5. I am not inclined to agree with the learned counsel for the respondent that a suit simpliciter for a negative declaration about the status of any person is maintainable without showing as to in what manner status of the other side has affected the civil rights of the plaintiff. At no place in the plaint the plaintiff has shown that his rights are likely to be affected by the defendant being a permanent resident of the State. The plaintiff in a suit for declaration has to depend on his own right and title and if that right or title is denied or affected by the other side a declaratory suit can be maintained. Without showing his own right, the pltff. cannot claim declaration in the negative form as regards the status of the defendant. Unless the pltff. shows in the plaint that his civil rights are likely to be affected by the defendant's status or the defdt. has denied his civil rights by being a permanent resident of the State, a suit for declaration in the present form would not be maintainable.
6. Section 42 of the Specific Relief Actreads as under :
'Any person entitled to any legal character, or to any right as to any property, may institute a suit against any person denying or interested to deny, his title to such character or right,and the Court may in its discretion make therein a declaration that he is so entitled, and the plaintiff need not in such suit ask for any further relief :
Provided that no Court shall make any such declaration where the plaintiff, being able to seek further relief than a mere declaration of title, omits to do so.''
From the perusal of this section, it is clear that the plaintiffs rights must be in jeopardy or must have been denied. Those rights must be civil rights, affecting person or property. The present suit does not fall within the ambit of Section 42 of the Specific Relief Act. In AIR 1967 SC 436 (supra) there was a dispute as regards the deity's property which could be protected by a worshipper also. In that view of the matter the Supreme Court enlarged the scope of Section 42 of the Specific Relief Act. No declaration can be granted as regards status of a person if that status is not shown to have affected the rights of the plaintiff in any manner. In the Full Bench authority of this Court AIR 1972 J & K 114 (supra) controversy, was entirely different and the status of a litigant as the permanent resident of the State was injurious to the civil rights of the other side. Moreover it was not a suit for declaration simpliciter but it in a suit for declaration any right of the plaintiff is affected by his adversary being a permanent resident of State, adversary's status as being a permanent resident of the State can be determined by the civil Court. This is not an authority for the proposition that a suit for declaration in the negative form as regards the defendant's status as a permanent resident of the State would be maintainable without showing as to in what manner the pltff.'s rights are affected. Such a suit would be incompetent and would not fall within Section 9, Civil Procedure Code because no civil right of the plaintiff is shown to be affected or likely to be affected by the defendant being a permanent resident. Negative declarations are not always barred. Such a declaration can be granted if the plaintiff shows that his civil rights are likely to be affected by his adversary's status. Without showing that no declaration can be granted Under Section 42 of the Specific Relief Act.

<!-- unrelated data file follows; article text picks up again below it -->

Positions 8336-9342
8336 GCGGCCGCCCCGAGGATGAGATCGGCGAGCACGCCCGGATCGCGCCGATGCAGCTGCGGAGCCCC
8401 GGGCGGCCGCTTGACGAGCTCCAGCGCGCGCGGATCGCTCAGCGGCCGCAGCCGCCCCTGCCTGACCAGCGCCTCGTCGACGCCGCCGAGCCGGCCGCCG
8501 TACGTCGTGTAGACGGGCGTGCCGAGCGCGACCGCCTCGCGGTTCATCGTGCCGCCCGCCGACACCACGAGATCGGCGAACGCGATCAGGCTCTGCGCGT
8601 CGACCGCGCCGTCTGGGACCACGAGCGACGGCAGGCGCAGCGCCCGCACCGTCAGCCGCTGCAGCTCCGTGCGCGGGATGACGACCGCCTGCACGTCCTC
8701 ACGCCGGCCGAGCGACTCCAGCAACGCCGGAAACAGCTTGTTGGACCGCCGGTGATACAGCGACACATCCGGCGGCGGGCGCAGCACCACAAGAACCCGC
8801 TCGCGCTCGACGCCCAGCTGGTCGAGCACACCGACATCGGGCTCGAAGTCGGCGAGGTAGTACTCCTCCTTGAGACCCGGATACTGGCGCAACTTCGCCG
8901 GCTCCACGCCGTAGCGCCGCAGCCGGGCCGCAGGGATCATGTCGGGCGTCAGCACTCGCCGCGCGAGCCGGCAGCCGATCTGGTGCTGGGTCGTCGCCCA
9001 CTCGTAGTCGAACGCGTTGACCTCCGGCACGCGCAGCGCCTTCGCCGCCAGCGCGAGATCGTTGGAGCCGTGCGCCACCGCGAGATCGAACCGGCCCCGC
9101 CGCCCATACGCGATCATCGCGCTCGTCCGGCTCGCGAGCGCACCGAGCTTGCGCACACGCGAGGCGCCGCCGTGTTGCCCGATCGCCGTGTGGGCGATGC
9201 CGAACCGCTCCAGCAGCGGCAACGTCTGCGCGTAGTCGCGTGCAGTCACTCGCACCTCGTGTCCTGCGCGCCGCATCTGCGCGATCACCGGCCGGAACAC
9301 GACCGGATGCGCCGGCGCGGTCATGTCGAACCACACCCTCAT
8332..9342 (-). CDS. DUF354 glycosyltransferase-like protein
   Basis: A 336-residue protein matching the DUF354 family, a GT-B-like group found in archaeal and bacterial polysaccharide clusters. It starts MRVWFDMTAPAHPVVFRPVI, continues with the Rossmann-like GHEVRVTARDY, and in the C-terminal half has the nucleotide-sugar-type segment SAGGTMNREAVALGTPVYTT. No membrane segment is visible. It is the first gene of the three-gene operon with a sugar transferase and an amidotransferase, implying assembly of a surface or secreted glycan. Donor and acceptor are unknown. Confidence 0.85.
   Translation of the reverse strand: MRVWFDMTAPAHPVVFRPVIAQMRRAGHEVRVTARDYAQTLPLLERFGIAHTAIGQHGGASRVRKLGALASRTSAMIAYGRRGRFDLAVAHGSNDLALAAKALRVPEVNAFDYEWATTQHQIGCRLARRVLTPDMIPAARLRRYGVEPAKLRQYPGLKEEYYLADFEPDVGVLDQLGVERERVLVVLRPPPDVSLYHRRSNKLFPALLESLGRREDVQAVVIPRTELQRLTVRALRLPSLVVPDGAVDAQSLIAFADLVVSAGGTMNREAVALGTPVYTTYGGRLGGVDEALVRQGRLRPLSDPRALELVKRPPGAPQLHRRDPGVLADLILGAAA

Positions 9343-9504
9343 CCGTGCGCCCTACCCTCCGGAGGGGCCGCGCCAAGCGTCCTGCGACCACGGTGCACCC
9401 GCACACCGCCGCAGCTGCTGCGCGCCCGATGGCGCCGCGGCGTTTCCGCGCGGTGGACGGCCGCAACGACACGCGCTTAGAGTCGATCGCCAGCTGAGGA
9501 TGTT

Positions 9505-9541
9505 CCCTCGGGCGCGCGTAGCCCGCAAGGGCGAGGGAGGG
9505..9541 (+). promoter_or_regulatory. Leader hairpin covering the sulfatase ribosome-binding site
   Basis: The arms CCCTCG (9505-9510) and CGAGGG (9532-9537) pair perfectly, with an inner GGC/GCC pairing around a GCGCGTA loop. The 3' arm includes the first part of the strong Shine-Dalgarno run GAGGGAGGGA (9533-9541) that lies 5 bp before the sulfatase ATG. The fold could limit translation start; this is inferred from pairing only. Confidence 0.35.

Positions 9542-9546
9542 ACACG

7. For the reasons stated above, I accept this appeal, set aside the judgment and decree of the first appellate Court dated 31-3-1980 and restore the judgment and decree of the trial Court dated 16-8-1979. No order as to costs.